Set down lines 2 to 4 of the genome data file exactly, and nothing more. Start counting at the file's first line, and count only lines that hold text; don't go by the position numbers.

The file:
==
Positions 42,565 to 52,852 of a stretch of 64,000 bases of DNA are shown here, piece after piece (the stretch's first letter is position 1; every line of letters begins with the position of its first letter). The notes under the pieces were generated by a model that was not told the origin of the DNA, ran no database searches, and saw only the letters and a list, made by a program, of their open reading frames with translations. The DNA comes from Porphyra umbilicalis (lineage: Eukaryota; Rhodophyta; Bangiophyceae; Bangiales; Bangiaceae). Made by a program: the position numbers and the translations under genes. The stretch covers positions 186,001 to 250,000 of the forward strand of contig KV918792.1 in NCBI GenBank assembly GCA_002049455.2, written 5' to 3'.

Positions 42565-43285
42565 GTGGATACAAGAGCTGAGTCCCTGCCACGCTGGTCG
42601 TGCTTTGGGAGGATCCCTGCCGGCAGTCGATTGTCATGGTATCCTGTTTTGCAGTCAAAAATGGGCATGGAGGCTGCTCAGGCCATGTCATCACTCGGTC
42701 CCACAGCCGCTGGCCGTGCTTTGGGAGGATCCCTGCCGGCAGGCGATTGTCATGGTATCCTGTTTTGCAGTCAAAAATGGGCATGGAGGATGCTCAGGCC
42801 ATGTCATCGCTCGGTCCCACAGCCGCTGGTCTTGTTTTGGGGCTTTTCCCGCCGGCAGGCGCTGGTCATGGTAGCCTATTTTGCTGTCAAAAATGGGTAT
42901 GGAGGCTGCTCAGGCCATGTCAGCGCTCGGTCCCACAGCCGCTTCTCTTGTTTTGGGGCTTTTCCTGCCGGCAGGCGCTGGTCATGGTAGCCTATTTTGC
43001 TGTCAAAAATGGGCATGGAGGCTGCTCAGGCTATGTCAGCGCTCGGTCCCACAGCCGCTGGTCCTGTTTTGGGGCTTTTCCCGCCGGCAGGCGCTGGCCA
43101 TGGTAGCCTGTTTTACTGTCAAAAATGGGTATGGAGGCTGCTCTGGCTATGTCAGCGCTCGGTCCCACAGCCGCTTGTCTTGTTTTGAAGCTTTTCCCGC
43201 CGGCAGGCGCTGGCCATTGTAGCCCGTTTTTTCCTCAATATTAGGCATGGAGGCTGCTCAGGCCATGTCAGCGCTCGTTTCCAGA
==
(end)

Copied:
Positions 42565-43285
42565 GTGGATACAAGAGCTGAGTCCCTGCCACGCTGGTCG
42601 TGCTTTGGGAGGATCCCTGCCGGCAGTCGATTGTCATGGTATCCTGTTTTGCAGTCAAAAATGGGCATGGAGGCTGCTCAGGCCATGTCATCACTCGGTC